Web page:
by Kathy Summers
Should you use green cleaners when you’re pregnant? We know it’s the chemicals in cleaners that really get the job done. But when you’re pregnant, it’s even more important to know what to avoid.
The problem is cleaning products don’t have to be tested, there are no federal requirements, so consumers have no official warning about long-term health effects or fetal damage from using household cleaners, so a list of all the chemicals pregnant women should avoid doesn’t exist. But a recent study from the University of Bristol in the United Kingdom found that babies of women who frequently used chemical-based cleaners while pregnant are more than twice as likely to have breathing problems.
If you’re pregnant and have already used harsh chemical cleaners, don’t despair. your exposure is probably limited and the likelihood of complications is negligible., says Brad Imler, PhD., president of the American Pregnancy Association.
Tom Natan, Ph.D., research director for the National Environmental Trust, agrees. “While we don’t know enough about these products, most are probably safe when used as directed in limited amounts and only when necessary,” he says. The bigger concern is multiple exposures. “You don’t always know where the dangers are and you’re potentially exposed more often than you think throughout the day,” explains Natan, who believes soap, hot water and elbow grease are vastly underrated. “You don’t have to kill bacteria; you can just remove them from surfaces by scrubbing and using hot water,” he says.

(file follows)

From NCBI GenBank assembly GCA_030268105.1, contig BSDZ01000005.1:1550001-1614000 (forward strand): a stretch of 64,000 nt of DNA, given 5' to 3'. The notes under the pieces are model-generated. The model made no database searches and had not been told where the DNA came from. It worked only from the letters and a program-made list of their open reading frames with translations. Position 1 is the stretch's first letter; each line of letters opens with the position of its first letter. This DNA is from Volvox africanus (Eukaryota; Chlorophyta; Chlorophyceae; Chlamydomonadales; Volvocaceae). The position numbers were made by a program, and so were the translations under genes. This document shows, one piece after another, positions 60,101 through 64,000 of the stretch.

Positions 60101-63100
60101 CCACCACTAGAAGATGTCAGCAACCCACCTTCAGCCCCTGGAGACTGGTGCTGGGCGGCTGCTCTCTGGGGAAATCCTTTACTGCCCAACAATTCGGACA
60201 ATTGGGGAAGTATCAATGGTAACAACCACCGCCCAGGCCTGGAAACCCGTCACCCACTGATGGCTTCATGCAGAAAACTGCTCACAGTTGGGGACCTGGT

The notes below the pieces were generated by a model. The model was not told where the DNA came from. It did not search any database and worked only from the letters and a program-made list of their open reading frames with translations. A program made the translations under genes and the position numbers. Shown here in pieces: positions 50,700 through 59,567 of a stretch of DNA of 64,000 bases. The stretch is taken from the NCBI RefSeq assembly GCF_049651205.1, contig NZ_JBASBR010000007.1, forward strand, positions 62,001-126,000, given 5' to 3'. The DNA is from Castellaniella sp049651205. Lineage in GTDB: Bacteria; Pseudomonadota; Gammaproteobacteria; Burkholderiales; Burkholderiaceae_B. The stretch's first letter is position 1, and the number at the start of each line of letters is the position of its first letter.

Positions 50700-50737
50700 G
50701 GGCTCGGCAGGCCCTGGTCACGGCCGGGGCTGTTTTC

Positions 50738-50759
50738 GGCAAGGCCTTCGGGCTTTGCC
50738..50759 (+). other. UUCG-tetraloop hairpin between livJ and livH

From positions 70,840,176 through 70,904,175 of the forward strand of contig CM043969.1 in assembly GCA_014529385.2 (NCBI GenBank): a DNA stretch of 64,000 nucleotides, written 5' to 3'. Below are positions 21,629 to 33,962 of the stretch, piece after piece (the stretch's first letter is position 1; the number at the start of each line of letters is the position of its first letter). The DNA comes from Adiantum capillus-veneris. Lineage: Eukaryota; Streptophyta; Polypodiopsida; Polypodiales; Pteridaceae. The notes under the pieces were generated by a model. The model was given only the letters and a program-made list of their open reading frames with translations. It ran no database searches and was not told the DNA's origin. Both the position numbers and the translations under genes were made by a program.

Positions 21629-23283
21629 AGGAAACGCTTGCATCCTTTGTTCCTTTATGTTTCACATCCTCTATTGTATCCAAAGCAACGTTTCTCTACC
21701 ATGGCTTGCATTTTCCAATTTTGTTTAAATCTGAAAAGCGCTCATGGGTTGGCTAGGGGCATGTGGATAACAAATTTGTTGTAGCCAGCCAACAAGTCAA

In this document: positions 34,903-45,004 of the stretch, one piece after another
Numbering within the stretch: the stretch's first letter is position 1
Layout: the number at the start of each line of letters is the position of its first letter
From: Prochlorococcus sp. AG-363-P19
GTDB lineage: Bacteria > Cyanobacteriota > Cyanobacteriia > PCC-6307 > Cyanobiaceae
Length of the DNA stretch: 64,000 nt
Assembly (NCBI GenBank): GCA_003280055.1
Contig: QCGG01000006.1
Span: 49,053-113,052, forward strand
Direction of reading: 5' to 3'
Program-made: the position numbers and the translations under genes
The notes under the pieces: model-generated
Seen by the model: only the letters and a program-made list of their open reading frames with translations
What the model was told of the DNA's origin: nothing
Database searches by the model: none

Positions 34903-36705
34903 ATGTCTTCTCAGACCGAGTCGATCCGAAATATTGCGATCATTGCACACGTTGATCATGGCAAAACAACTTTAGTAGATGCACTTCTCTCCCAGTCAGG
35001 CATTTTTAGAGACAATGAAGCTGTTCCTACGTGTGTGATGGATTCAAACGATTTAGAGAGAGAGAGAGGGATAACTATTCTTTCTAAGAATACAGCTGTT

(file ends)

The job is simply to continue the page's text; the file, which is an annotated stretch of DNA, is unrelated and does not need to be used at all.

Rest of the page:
While even the scientists don’t agree on the dangers of every chemical cleaner, here are a few to watch out for – and a few good substitute cleaners to try.
CONCERNS: Chlorine: Irritant; toxic; corrosive; may contain trace amounts of potentially carcinogenic organochlorines.
STAY SAFE: “Safe when used as directed,” says Brad Imler, Ph.D., president of the American Pregnancy Association. Use sparingly and with adequate ventilation. Never mix with ammonia (which creates toxic chloramine gas).
GO GREEN: Seventh Generation Free & Clear Non-Chlorine Bleach. $7.50. 800-456-1191, www.seventhgeneration.com.
CONCERNS: Hydrochloric or oxalic acid, calcium hypochlorite: Irritant, toxic, corrosive.
STAY SAFE: The American Pregnancy Association recommends keeping the area well ventilated and wearing protective gloves. Never mix with other household cleaners.
GO GREEN: Ecover Natural Toilet Bowl Cleaner. $4. 800-449-4925, www.ecover.com.
CONCERNS: Ammonia, petroleum, glycol ethers: Irritant; toxic; corrosive; May damage the nervous system.
STAY SAFE: “Don’t engage in overkill,” says Tom Natan, Ph.D., research director for the National Environmental Trust. Wear gloves and use proper ventilation.
GO GREEN: Planet All Purpose Cleaner. $3. 800-858-8449, www.planetinc.com.
CONCERNS: Ammonia: Irritant; toxic; corrosive; may contain solvents and glycol ethers; may effect the nervous system.
STAY SAFE: Use sparingly and with adequate ventilation. Close container when not in use.
GO GREEN: Bi-O-Kleen Glass Cleaner. $5. 800-477-0188, www.bi-o-kleen.com.
CONCERNS: Ammonia, potassium or sodium hydroxide: Irritant, toxic, corrosive.
STAY SAFE: The American Pregnancy Association recommends not using oven cleaners because the space is too confined to be well ventilated.
GO GREEN: Earth Friendly Products Orange Plus Concentrate. $5. 800-335-3267, www.ecos.com.
Corrosive: May destroy living tissue (skin or eyes) on contact.
Irritant: May cause substantial injury to the area of the body upon contact.
Toxic: May cause injury or illness upon ingestion, absorption or inhalation.